Intel’s 12th generation processors were released in early November. Alder Lake architecture has brought many innovations. The main one was the emergence of energy efficient cores. At the same time, the American corporation decided to abandon the Typical Heat Dissipation (TDP) parameter. Intel has begun specifying new abbreviations PBP and MTP in its chip specifications. Let’s see what they mean.
What is TDP
A small educational program for those who do not understand at all what this is about.
TDP stands for Thermal Design Power, which is the amount of heat generated by the processor when operating at base frequency, which is dissipated by the cooling system into the environment. Details can be found in the specialized material .
Previously, Intel specified this characteristic in the specifications of the CPU.
TDP is considered by many to be the equivalent of CPU power consumption. However, from the point of view of physics, this is not entirely correct. Most of the energy consumed by the CPU is converted into heat. Only a small part of it turns into electromagnetic radiation – so small that it can be neglected.
How the heat pack differs from real energy consumption
The subtlety lies in the fact that when the processor is operating in Turbo Boost mode, the heat dissipation goes far beyond the indicated TDP. For example, for the flagship of the last generation Core i9-11900K, the real power consumption can reach 300 W and higher . At the same time, the manufacturer declared only 125 watts.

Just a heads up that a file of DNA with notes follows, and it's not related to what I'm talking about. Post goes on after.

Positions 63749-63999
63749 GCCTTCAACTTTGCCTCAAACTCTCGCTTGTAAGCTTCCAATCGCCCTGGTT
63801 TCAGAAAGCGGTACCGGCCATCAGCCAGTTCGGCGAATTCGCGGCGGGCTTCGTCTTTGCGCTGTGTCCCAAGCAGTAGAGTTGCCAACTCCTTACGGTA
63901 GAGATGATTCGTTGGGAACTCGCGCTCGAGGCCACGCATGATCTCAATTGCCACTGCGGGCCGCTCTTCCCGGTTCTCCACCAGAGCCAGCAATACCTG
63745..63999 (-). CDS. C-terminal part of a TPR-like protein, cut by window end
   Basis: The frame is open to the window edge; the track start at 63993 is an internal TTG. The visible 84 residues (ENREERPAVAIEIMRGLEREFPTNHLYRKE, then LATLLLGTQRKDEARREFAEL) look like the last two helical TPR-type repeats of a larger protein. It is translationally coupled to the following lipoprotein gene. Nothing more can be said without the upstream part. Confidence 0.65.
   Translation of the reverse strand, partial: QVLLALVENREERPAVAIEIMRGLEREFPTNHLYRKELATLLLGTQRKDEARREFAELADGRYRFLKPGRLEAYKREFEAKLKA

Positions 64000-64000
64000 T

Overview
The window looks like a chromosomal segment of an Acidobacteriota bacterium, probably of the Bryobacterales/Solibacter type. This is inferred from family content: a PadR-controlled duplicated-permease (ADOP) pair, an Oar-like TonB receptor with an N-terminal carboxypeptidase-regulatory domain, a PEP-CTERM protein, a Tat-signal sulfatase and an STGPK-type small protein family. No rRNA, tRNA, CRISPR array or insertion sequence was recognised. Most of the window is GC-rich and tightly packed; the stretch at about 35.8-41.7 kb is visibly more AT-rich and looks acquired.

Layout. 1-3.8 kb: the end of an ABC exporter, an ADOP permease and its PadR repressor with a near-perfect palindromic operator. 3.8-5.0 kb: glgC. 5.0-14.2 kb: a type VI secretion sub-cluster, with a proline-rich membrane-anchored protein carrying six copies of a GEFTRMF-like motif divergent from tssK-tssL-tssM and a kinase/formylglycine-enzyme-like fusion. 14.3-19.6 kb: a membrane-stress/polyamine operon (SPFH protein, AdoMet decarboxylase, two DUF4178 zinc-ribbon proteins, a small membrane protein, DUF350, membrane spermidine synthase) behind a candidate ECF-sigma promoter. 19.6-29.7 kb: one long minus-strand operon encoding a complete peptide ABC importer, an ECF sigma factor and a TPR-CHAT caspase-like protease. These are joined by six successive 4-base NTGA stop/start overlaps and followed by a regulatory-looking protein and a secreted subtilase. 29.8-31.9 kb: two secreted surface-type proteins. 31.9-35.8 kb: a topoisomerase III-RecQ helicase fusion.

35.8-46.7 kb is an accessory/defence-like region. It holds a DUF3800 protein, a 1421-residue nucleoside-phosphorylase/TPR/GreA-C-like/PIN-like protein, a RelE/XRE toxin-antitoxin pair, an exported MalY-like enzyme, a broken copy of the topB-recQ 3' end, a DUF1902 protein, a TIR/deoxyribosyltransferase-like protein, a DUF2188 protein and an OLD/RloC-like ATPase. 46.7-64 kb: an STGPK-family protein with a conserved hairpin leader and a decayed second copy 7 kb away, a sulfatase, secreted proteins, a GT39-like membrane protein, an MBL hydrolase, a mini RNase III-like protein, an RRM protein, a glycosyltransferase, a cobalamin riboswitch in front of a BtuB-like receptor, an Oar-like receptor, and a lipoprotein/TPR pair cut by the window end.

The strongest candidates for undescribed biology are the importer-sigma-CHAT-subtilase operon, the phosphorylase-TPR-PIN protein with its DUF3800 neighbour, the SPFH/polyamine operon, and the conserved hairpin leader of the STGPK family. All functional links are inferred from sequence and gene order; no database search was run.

Intel Core i9-11900K BOX 46 399 processor *
Consumption on the example of Intel Core i9-10900K in the y-Cruncher test with disabled limits
Processor manufacturers indicate the amount of heat dissipation only for the base frequency of cores – both Intel and AMD are guilty of this. But if you set the limit in the motherboard BIOS to the same 125 W, the computer’s performance will drop catastrophically. Turbo frequencies will not be reached at all.
Why TDP is no longer relevant
The TDP value is now more of a marketing figure that has nothing to do with reality. Several years ago, Intel engineers introduced Power Limit settings. This allowed us to bring theory and practice at least a little.
Power Limit values using the 10th generation ruler as an example
PL1 was made equal to TDP, i.e. consumption at base frequency. PL2 shows the maximum consumption limit during the Tau time period . This means the i9-10900K can draw up to 250W for a maximum of 56 seconds of turbo boost. With the release of the 12th generation Alder Lake processors, the company decided to remove these crutches and introduce completely new values.
What is PBP and MTP
The specifications now specify two parameters at once. PBP (Processor Base Power) is the maximum heat dissipation at the base frequency, that is, analogous to TDP and PL1. MTP (Maximum Turbo Power) stands for “fair” heat dissipation that the processor can achieve in boost mode.
Intel Core i9-12900K Spec Sheet
The difference is that the MTP parameter is not equal to PL2 – now there is no time limit at all. So far, this is true only for the older Alder Lake models: Core i9-12900K, i7-12700K and i5-12600K. It is quite possible that these limitations will still appear for lower CPUs.
The flagship was officially allowed to dissipate up to 241 W of heat, the pre-top model – 190 W, and the senior member of the i5 family – 150 W
In fact, Intel simply “legitimized” the numbers we already knew by making this information available to inexperienced users. It is now easier for beginners to navigate when selecting a cooling system for a new CPU. Errors will occur less frequently. A customer is now unlikely to buy a simple cooler with a couple of heat pipes for the i7-12700K. He will easily understand that such a system is not capable of cooling the hot temper of the processor. According to the old TDP parameter of 125 W, the purchase would “fit”. But focusing on the new MTP, the user will make a choice in favor of a more powerful cooling system.